of apps whose API calls are silently discarded, as punishment for
adding functionality that Apple doesn’t care for.
You buy a song on day one and can do ten things with it. A few weeks
later, you can only do nine things with it. Then eight. Then seven.
Last week, many TiVo owners discovered that several of the free-to-air
and cable shows they received with their PVRs could not be saved
indefinitely, and would be automatically deleted after a set period.
Last year, Comcast PVR owners discovered that all their stored
episodes of Six Feet Under were deleted a few weeks before the DVD
The right to store your music and movies, the right to watch your
movies in any country you find yourself in, the right to timeshift and
space-shift, the right to re-sell, the right to loan, the right to
share your media with your family regardless of your familial
arrangements — these rights all belong to the public. Copyright law
reserves these rights from control by rightsholders.
DRM is a mechanism for unbalancing copyright, for betraying the
statutory limitations on copyright, for undermining the law itself. By
granting rightsholders the ability to unilaterally confiscate public
rights under copyright, DRM takes value out of the public’s pocket and
delivers it to rightsholders.
When you acquire a car, you acquire the right to charge your phone off
its cigarette lighter. No car owner has to assign that right to you.
Even if the car manufacturer thinks it can make big bucks by selling
the exclusive right to charge phones in its car to Nokia, nothing
prevents you from charging your Motorola phone from the lighter.
More complex are the rights reserved to the public under the banner of
fair use. Fair use is the copyright doctrine that allows users to make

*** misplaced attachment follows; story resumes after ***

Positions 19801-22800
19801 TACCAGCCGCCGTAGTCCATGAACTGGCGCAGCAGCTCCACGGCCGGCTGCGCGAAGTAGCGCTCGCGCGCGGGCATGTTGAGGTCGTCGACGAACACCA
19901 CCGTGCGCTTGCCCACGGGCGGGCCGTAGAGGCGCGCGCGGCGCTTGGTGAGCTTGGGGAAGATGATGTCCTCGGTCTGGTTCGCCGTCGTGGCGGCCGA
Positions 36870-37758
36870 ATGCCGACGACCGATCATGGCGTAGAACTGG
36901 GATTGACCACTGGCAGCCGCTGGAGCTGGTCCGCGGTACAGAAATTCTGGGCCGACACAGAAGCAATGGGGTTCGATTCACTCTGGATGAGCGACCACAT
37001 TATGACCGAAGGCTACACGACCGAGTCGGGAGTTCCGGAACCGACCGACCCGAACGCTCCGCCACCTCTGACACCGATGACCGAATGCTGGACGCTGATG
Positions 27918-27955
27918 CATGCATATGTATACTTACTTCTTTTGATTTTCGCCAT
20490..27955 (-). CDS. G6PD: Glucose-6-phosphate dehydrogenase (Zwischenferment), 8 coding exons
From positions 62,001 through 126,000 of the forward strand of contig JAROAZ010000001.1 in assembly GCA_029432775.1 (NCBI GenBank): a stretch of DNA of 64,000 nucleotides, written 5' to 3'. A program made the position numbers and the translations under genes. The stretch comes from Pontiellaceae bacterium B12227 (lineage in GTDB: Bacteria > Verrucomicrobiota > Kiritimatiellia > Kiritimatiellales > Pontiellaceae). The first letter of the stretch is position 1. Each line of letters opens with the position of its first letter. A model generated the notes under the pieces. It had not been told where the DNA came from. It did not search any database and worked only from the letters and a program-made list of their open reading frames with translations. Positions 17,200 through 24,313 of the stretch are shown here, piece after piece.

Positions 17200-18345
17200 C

uses *even if the rightsholder objects*. For example, critics,
parodists, educators, archivists and disabled people all have certain
rights to use copyrighted works without the permission from
rightsholders. In order for a DRM system to permit you to extract some
video for the purposes of making a parody, but stop you from doing
this for the purposes of burning the movie to a CD and selling it on
eBay, the DRM system has to be capable of reading your mind and
determining why you want to make your use.
The gradual tightening of DRM screws will alienate ever-larger groups
of customers. There are some who believe that if you turn the heat up
gradually enough, the customer will never notice that she has been
boiled. History suggests otherwise. The repeated disastrous attempts
to introduce DRMed CDs into the marketplace tells us once a customer
is accustomed to a use, she is unlikely to accept a product that
WHAT HP SHOULD DO
HP is under no obligation to play by the entertainment industry’s
rules in order to gain access to content. Format-shifting,
time-shifting and space-shifting are legal practices with long and
honorable traditions (indeed, Apple’s own iTunes software contains a
mechanism to format- and space-shift your CDs by ripping them to MP3,
as does Microsoft’s Media Player).
However, when tech companies seek a closer relationship with the
entrainment industry, they find themselves in the position of having
to offer means for restricting the use of their products in ways that
the market generally rejects — no end-user buys products because of
The worst-case scenario is to end up in a situation like the
Blu-Ray/DVD-HD wars. The two consortia responsible for these competing
formats are competing to please the entertainment industry by adding
more and more onerous restrictions to their technologies, restrictions
that raise the manufacturing costs while reducing the commercial
viability of their products.
HP need not follow this disastrous strategy. Practically every device
in the field has one or more analog outputs. It is both possible and
legal to connect digital recording devices to these outputs and make